Help your family develop a healthy eating mindset

Mother and Daughter making muesli

As the UK government publishes its “obesity strategy” to reduce the risk of serious complications associated with Covid-19 I thought I would share some thoughts for families. Food is for joy and good health so If you want some compassionate and non-judgmental support to help you enjoy healthy food with your family, grab a cuppa and read on.

The realities of everyday life are different for each family and you will never have any success if you try to ram the square peg of advice that suits someone else into the round hole of your life. Your Dietitian will be able to help you find unique strategies that will work for your family but the four foundations remain the same. You need to be:

  1. Well informed
  2. Aware or mindful
  3. Organised
  4. Supported

Get well informed

Admittedly this is easier said than done. There is so much controversy around diet and health and new headlines cause confusion everyday. I try to clear the fog in the bite-sized science section of the website. Take a look at some the topics here

The basics of healthy eating are:

  • Eat at least five portions of a variety of fruit and vegetables every day and include a wide variety. If you’re confused about whether fruit is healthy given its sugar content take a look at my article here
  • Include plenty of high fibre foods such as potatoes in their skins, lots of fruit and veg and pulses plus wholegrain foods such as brown rice, wholemeal pasta, couscous, wholemeal bread and unsweetened breakfast cereal.
  • Have 2-3 portions of dairy or calcium fortified dairy alternatives each day. Choose lower-fat and lower-sugar options to keep the calories down. Children under 2 should have full fat milk to ensure they get enough energy, vitamin A and B vitamins. After this you can start to introduce semi-skimmed milk.
  • Eat beans, pulses, fish, eggs, lean meat and poultry to get protein for strong muscles and cell renewal. If you are over 40 try to have good quality protein at each meal. As we get older we are more inclined to break muscle down than build it and we need protein regularly throughout the day to keep our muscles strong.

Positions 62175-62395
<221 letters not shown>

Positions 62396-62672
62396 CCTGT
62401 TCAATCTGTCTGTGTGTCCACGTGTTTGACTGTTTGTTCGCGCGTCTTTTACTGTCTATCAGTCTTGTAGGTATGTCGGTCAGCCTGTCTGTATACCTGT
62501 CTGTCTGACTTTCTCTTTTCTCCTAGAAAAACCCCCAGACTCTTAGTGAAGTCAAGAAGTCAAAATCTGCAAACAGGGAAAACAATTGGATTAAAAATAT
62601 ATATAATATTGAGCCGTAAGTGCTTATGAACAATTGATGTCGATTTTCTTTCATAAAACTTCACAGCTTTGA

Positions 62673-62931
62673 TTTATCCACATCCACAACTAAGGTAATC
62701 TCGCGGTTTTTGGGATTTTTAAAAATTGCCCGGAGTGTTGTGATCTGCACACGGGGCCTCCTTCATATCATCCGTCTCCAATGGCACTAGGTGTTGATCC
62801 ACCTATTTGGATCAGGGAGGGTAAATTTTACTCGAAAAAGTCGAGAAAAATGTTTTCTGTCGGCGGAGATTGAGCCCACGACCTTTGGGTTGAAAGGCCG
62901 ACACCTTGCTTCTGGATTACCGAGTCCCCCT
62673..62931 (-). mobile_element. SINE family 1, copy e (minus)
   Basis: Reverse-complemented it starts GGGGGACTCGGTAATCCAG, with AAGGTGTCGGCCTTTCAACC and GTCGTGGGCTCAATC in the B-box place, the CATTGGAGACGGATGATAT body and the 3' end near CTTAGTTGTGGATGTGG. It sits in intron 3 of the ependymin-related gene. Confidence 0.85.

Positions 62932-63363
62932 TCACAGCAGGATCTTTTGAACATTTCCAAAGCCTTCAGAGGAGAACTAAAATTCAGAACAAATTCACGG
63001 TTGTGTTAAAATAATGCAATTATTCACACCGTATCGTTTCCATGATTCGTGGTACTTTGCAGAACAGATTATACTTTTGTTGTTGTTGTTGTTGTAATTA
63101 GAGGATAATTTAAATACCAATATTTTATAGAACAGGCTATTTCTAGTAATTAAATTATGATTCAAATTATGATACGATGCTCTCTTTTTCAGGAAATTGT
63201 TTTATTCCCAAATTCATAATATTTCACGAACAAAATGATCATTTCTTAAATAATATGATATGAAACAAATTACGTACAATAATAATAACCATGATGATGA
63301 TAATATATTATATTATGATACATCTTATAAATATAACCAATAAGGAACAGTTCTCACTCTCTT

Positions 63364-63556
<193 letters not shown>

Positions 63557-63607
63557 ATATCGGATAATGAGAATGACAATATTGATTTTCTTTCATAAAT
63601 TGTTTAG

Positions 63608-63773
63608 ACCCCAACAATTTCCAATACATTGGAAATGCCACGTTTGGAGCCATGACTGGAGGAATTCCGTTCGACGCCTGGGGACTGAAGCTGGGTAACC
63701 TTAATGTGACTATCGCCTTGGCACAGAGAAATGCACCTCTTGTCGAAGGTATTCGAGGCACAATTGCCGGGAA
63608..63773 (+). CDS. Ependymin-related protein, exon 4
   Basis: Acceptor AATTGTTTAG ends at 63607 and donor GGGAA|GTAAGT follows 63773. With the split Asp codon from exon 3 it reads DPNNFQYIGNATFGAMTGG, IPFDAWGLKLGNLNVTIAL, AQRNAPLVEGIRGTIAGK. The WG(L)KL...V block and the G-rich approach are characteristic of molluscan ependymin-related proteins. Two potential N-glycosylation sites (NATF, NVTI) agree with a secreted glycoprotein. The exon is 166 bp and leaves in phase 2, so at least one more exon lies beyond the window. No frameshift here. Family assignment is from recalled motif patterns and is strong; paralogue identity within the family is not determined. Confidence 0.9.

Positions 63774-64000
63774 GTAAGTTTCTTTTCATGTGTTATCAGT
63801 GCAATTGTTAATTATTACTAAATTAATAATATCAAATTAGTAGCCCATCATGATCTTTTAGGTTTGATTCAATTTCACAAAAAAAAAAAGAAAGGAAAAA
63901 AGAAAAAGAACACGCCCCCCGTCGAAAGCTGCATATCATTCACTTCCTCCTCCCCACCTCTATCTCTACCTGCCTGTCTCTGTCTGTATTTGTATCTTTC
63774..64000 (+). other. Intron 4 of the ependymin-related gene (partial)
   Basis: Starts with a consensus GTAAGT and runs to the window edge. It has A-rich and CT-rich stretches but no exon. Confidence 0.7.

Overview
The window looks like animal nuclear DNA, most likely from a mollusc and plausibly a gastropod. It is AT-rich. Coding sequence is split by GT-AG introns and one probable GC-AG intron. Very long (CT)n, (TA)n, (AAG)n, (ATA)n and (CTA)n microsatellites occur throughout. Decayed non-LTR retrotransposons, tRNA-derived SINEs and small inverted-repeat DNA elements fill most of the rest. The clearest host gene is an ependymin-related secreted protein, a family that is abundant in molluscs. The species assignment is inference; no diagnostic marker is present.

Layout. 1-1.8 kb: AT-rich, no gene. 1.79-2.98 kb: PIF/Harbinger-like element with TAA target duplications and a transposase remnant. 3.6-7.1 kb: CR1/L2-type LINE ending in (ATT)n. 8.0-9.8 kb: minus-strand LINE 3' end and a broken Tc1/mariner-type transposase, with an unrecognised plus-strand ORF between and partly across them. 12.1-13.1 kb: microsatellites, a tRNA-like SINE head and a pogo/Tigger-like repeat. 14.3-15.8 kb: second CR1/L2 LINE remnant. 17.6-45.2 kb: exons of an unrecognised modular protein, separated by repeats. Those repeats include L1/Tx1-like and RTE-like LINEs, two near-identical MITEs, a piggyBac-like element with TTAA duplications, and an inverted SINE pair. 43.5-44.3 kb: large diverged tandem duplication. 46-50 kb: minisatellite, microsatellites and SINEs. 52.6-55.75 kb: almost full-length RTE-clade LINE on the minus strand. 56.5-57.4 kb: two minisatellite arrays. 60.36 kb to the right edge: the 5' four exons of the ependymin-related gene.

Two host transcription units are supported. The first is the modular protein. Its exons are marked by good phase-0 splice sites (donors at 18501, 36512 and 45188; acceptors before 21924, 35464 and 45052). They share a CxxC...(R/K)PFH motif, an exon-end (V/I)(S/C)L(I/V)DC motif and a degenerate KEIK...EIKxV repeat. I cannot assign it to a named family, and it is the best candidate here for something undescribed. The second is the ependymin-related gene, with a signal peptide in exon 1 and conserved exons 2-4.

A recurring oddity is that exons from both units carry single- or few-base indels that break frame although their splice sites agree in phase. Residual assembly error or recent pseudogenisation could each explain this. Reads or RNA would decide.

• Watch your fat and oil intake especially if you are trying to lose weight. Where possible use low fat cooking methods such as grilling, dry-frying, baking without adding oil or steaming. Use olive oil or rapeseed oil for cooking but remember the calories are the same whether it’s rapeseed oil, olive oil or lard. 1tbsp oil in a dish to serve 4 is a good guide for the right amount to use. Rapeseed oil and olive oil are high in monounsaturated fatty acids (MUFA) and lower in polyunsaturated fatty acids (PUFA) than other common vegetable oils. These high MUFA oils are much more stable when heated. Unstable oils tend to produce potentially harmful chemicals when heated so MUFAs are a safer choice. You can find lots more information here. 

Have one or two portions of oily fish every week for those good omega 3 fats e.g. salmon, mackerel, sardines, pilchards. If you or the kids hate fish then try to include rapeseed oil, chia seeds, flax seeds and walnuts for omega-3. I suggest pre-soaking chia seeds for children as they do absorb a huge amount of fluid and in a little person’s gut might make them feel so full that they don’t eat enough overall. The best omega-3’s are found in fish so you might want to consider using a supplement. Talk to your Dietitian to find one suitable for you.

  • Keep added or free sugars below 6tsp/day. See below for more information on this.
  • Drink plenty of fluids – 6 to 8 cups or glasses a day. Grown ups please keep at or below 14 units of alcohol per week (alcohol doesn’t count towards your 6-8 glasses) and everyone avoid those sugary drinks as much as you can.
  • Watch your portions. We have become used to eating very large restaurant style portions and often eat much more than we need. This article from the British Heart Foundation provides some good practical information about how much we should be eating.

Food labels can be a useful source of information but it’s easy to get confused. Here are a few things to look out for:

  1. Added sugars. The side or back of the pack will state total carbohydrates and underneath that carbohydrates as sugars per 100g and usually also per serving (remember this may not be your portion.) We should be sticking to a maximum of 6tsp of free or added sugars each day and a tsp is around 4g. You can get Apps to help you check the sugar content of many foods. For example the NHS Food Scanner App. Remember you need to know the portion you and your family eat to know how much sugar the food will give you.